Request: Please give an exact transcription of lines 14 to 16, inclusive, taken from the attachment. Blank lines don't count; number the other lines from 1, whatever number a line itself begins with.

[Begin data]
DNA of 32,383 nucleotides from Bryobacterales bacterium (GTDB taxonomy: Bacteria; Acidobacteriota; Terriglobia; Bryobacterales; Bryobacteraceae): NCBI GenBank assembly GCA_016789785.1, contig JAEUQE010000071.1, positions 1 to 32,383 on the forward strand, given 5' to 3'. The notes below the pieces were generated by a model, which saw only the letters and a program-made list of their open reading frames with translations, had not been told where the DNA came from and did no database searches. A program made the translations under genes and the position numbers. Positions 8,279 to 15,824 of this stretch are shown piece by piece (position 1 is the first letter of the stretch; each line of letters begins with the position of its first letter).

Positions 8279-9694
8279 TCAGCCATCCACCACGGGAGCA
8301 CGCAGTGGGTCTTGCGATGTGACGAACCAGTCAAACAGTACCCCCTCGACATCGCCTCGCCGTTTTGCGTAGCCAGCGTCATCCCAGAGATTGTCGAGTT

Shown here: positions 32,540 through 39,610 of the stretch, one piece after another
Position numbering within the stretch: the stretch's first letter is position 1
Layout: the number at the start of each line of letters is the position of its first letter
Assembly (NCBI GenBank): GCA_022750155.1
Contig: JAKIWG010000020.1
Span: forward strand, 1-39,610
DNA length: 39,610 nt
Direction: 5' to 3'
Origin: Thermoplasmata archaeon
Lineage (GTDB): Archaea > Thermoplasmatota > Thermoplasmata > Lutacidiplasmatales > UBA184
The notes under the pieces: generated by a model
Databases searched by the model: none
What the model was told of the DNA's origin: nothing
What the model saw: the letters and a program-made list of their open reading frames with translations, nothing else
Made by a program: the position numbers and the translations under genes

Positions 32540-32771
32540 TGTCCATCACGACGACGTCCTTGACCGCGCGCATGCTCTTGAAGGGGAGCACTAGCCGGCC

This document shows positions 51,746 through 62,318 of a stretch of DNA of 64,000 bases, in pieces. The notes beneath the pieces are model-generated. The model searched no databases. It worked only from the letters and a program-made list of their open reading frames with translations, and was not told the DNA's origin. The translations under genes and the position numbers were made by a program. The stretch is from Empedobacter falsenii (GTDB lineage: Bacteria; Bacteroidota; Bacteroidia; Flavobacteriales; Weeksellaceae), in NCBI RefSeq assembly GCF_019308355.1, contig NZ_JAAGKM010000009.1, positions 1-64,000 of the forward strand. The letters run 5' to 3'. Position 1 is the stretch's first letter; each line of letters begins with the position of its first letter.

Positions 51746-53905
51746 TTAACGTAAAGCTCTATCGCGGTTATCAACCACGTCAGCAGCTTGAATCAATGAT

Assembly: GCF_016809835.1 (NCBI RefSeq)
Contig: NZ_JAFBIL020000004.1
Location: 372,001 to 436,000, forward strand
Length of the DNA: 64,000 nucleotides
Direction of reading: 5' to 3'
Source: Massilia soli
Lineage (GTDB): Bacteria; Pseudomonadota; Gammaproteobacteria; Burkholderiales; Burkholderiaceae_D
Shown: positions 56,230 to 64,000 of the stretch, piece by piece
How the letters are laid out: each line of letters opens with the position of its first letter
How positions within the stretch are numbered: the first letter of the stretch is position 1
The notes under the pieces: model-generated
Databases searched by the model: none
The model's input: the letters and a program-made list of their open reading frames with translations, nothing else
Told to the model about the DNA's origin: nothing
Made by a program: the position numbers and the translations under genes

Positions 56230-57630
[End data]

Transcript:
Lineage (GTDB): Archaea > Thermoplasmatota > Thermoplasmata > Lutacidiplasmatales > UBA184
The notes under the pieces: generated by a model
Databases searched by the model: none